Rebutting the defense's assertion that Cheney was not behind the leak, Fitzgerald told jurors, "You know what? [Wells] said something here that we're trying to put a cloud on the vice president. We'll talk straight. There is a cloud over the vice president. He sent Libby off to [meet with former New York Times reporter] Judith Miller at the St. Regis Hotel. At that meeting, the two hour meeting, the defendant talked about the wife [Plame]. We didn't put that cloud there. That cloud remains because the defendant obstructed justice and lied about what happened."

Fitzgerald's impassioned presentation to the jury Tuesday suggests that he strongly believes Cheney instructed Libby to leak Plame's identity to Miller in July 2003. "If you think that the vice president and the defendant 'Scooter' Libby weren't talking about [Plame] during the week where the vice president writes that [Plame] sent [Wilson] on a junket, in [Wilson's] July 6 column, the vice president moves the number one talking point, 'not clear who authorized [Wilson's Niger trip], if you think that's a coincidence, well, that makes no sense," Fitzgerald told jurors.

Prior to Fitzgerald's rebuttal, Wells had told jurors that Libby's meeting with Miller came at the behest of President Bush, for the sole purpose of providing her with information from the highly classified National Intelligence Estimate about Iraq's nuclear ambitions. The leak of the NIE to Miller was aimed at beating back Wilson's criticism of the administration's use of prewar intelligence - not to disclose Plame's identity.

"The reason he took two hours to have lunch with Ms. Miller is that Mr. Libby understood that the vice president of the United States had directed him to go meet with Ms. Miller and that the president, President Bush, was behind it too," Wells said. "Not to say anything about Valerie [Plame] Wilson, but to discuss with Judith Miller, of the New York Times, information that President Bush had privately, lawfully declassified concerning the National Intelligence Estimate.... Now this is basically a secret mission that three people in the world know, President Bush, Vice President Cheney and 'Scooter' Libby. Because he goes and does what he is asked to do by the president and the vice president and meets with [Miller] for two hours."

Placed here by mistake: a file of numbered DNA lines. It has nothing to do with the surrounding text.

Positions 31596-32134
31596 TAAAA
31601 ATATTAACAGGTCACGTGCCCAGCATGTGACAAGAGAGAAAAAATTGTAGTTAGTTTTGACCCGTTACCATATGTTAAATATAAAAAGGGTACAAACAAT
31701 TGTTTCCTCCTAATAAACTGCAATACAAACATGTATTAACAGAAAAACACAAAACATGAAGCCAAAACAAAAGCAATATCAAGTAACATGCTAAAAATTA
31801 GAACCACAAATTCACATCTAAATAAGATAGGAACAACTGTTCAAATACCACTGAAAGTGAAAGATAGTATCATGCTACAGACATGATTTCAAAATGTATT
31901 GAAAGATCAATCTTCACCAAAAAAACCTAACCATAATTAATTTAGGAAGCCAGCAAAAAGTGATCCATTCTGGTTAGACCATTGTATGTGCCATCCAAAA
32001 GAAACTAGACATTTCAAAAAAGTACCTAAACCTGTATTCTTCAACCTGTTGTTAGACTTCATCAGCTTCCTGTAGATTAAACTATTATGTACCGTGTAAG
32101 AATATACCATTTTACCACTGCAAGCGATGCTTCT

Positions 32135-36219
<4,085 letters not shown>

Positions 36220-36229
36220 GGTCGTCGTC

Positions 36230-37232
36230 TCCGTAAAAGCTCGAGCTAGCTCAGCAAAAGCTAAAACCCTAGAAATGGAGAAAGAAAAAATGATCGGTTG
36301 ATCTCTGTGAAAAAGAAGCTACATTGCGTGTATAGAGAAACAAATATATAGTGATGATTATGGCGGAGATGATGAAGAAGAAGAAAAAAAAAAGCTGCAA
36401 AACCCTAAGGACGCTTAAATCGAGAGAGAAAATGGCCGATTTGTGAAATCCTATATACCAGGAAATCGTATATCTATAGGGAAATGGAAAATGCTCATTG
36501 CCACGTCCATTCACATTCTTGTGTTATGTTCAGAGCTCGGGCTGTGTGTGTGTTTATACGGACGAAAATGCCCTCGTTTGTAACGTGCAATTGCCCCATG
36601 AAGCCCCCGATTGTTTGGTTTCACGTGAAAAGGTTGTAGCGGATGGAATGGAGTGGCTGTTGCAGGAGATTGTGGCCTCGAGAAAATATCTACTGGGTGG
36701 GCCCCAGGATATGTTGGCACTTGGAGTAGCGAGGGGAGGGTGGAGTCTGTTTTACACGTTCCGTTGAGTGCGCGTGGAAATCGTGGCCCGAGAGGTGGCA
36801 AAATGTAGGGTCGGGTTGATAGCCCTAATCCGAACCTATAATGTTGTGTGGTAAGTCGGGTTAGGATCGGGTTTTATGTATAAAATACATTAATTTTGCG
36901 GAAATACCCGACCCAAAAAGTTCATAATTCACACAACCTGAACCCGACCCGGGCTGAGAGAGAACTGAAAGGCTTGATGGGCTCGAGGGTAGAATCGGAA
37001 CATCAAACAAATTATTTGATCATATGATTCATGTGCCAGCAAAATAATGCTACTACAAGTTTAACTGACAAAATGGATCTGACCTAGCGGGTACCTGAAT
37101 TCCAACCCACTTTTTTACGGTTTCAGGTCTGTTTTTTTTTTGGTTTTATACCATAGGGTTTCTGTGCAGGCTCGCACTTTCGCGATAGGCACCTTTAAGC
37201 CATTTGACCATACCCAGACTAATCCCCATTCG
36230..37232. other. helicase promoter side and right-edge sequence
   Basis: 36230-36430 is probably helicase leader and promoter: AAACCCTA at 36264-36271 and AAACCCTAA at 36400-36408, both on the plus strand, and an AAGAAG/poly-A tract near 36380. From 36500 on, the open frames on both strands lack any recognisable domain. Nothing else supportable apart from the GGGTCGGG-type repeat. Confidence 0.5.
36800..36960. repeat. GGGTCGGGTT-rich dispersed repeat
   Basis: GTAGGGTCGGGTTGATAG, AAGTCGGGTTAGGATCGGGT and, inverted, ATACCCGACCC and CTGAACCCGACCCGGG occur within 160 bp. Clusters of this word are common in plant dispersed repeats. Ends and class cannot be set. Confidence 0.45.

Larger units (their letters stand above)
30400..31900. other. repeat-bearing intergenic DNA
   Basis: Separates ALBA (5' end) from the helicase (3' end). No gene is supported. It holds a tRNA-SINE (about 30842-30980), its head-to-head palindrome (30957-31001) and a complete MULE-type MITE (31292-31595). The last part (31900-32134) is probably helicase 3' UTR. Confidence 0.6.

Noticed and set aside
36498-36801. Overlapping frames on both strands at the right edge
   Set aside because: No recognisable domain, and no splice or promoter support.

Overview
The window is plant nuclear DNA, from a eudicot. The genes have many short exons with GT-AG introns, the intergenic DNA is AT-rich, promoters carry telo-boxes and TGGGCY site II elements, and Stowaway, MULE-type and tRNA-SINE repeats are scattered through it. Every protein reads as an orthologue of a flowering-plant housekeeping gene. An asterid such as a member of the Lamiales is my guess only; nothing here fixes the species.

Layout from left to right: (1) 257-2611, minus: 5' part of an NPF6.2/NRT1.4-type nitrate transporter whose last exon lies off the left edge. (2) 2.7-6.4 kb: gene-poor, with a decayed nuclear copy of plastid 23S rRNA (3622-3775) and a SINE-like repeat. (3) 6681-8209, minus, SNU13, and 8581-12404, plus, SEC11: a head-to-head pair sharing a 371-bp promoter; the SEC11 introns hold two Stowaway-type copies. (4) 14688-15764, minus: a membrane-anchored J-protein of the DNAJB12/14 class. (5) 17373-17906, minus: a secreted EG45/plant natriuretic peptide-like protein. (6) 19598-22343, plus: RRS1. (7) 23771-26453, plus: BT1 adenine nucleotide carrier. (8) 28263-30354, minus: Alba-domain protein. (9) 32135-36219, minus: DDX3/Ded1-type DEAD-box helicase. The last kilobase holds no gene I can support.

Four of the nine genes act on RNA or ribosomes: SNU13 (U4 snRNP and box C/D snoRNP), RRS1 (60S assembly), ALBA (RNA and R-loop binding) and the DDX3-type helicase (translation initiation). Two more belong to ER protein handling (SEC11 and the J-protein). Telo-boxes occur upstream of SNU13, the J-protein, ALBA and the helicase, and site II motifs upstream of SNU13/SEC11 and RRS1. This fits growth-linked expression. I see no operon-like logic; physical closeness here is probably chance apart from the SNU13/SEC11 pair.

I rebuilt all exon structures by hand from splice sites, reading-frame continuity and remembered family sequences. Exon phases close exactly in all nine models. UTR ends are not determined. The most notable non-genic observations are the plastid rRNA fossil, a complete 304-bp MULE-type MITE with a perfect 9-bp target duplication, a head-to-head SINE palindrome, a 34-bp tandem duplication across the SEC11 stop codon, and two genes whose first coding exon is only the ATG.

But Fitzgerald fired back, telling jurors there may have been a discussion between Cheney and Libby shortly before the Miller meeting in which Cheney and Libby discussed whether to disclose Plame's identity to Miller. Furthermore, Fitzgerald told the jury that Cheney rewrote the talking points on July 8, 2003, the day Libby met with Miller, during a meeting he had with Libby and Martin, and that the number one issue for the vice president became who was responsible for sending Wilson on his trip to Niger.

"The vice president picked Judith Miller for a reason," Fitzgerald told the jury. "They went to the St. Regis Hotel for two hours for a reason. The best way to get a story out is to leak an exclusive. That's one of the times [July 8, 2003], the defendant shared the employment of Wilson's wife [Plame] with the CIA with Judith Miller. There was a focus of who sent Wilson [to Niger]. There was an obsession of Wilson. They felt the wife was responsible."

"The first time in his government career Mr. Libby ever heard anyone talk about declassifying something privately for the president to the vice president, and then given to Miller," Fitzgerald added. "Whatever is going on between the vice president and the defendant, that cloud was there. That's not something that we put there. That cloud is something we just can't pretend isn't there."

© truthout 2007